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Dilbert Movie Update 1

Dilbert Movie Update 1
      [See earlier post on this topic]

      My supply of self-sticking cork tiles arrived. Here they are staged in my movie writing room. I hope to have them up on the wall soon so I can start engineering the Dilbert movie script using note cards and pins.

      (That is my giant cat Zoey in the corner)

      Yes, I have heard of computers. And when they make a computer screen that is three-walls-wide I will be all over it. What I am doing is building a 3D augmentation for my own imagination. My imagination is commercial grade but I can’t hold a two-hour plot with multiple subplots and characters in my head while I simultaneously write and edit the story in my mind.

      Someone asked me in the blog comments how hard it is to write a movie script when I already have experience writing the Dilbert animated TV show. My answer is that comparing a 21-minute TV script to a two-hour feature film script is like asking a taxi driver to fly a 747. The skills aren’t directly transferable.

      For a good idea how hard it is to write a 21-minute animated TV show, see this great description of how The Family Guy writers create scripts. It takes a room full of people and a year of back and forth for each script. To put it another way, one of the most successful shows on television can’t hire an individual who knows how to write an entire script for one show. And as the article explains, many other animation writers think The Family Guy produces some of the worst scripts on television. I enjoy the show but it does have the worst writing I have ever seen on a successful show. Like most people who enjoy the show, I respond to the irreverence. So in a sense, the entire show is one joke (irreverence) retold in infinite ways. And it still works.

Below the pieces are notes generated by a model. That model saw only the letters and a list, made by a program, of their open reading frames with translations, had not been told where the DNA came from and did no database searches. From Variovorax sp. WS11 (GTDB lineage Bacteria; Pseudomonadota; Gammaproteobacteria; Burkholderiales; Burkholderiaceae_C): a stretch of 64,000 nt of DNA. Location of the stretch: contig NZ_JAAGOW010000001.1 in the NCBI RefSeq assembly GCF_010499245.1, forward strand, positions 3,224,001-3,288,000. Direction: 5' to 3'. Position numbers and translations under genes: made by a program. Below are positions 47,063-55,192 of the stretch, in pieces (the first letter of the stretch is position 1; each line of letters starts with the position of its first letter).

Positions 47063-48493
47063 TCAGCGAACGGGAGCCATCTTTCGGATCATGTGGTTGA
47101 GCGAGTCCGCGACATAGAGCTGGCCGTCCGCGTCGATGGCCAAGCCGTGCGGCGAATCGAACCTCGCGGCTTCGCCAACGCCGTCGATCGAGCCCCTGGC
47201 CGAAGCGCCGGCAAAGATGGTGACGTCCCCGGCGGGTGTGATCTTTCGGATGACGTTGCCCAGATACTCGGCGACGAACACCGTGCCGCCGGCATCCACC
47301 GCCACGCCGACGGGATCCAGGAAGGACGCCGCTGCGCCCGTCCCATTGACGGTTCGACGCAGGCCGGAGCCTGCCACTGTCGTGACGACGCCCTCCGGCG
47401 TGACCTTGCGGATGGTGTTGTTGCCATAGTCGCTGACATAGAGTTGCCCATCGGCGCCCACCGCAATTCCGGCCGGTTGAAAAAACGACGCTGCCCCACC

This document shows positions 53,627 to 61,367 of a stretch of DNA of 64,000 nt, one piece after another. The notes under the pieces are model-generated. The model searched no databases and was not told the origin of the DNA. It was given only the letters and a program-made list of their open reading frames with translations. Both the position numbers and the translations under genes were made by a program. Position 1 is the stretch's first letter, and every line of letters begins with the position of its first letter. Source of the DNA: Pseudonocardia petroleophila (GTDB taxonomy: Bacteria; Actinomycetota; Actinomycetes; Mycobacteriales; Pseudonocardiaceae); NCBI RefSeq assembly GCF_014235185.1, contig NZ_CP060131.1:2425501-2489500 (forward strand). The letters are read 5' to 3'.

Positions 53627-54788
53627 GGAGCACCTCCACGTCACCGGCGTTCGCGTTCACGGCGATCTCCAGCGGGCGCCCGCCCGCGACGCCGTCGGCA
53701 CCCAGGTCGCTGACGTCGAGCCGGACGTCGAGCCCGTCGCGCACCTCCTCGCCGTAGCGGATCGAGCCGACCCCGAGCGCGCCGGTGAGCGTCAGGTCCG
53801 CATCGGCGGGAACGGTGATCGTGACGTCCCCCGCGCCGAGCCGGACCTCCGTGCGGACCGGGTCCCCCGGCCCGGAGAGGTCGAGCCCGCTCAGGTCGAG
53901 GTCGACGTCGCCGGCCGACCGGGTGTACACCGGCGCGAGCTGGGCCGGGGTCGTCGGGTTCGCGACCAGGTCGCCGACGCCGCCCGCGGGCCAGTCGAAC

My experience with the Dilbert animated TV show was sort of the low-budget version of The Family Guy’s system. My co-executive producer, Larry Charles, and I would brainstorm story ideas and assign a story to a writer or a team of two writers. Most of the first drafts were nearly unusable. I tossed some first drafts in the garbage and had to write new ones from scratch. Then Larry would do his edits and after a few rounds of back and forth we had something. Sometimes we did the entire process in a week. Sometimes Larry did the first draft after throwing away another writer’s draft. Thanks to union rules, the writer of the first first draft is the official writer of the script, and that person gets paid royalties while his work heads to the landfill. Larry and I would get secondary credits for “helping.” When people ask how much I liked working in television, I tell that story.

      You might wonder why we didn’t hire writers that could create final scripts, or something close to final, on their own. Personally, I have never met a person who could do that for a humor scripts, and I’ve looked for years. I assume The Family Guy can’t find that person either. So they have a room full of writers and a yearlong process that creates scripts by committee. And the scripts play like committee work.

      The Simpsons has a similar writing system I believe, and often produce brilliant scripts. I assume the writers for The Simpsons are just smarter. That’s what I hear. I can’t confirm it.

      In my day job, I write one or two jokes per day for the Dilbert comic. A film script would need about three laughs per page for 120 pages. That’s 360 humor moments, overlaying a fairly specific movie script formula, overlaying a story that has to make sense from start to finish and deliver an emotional payoff. That’s a tough ask for one writer.

      Anyway, my point today is that writing isn’t just about talent and hard work. You also need a system that makes sense for the project. My writing room is the first part of developing my system. As the project progresses I will look for helpers on specific elements of the script, such as checking the technology assumptions and updating the business jargon. And I’m sure I will need what they call a “script doctor” to fix the broken parts at some point. And if a director gets involved, he or she will want to do some rewrites too.

      Writing is complicated. If you plan to write something, solve for the writing process first.

      Scott Adams
      Co-founder of CalendarTree.com
      Author of this book



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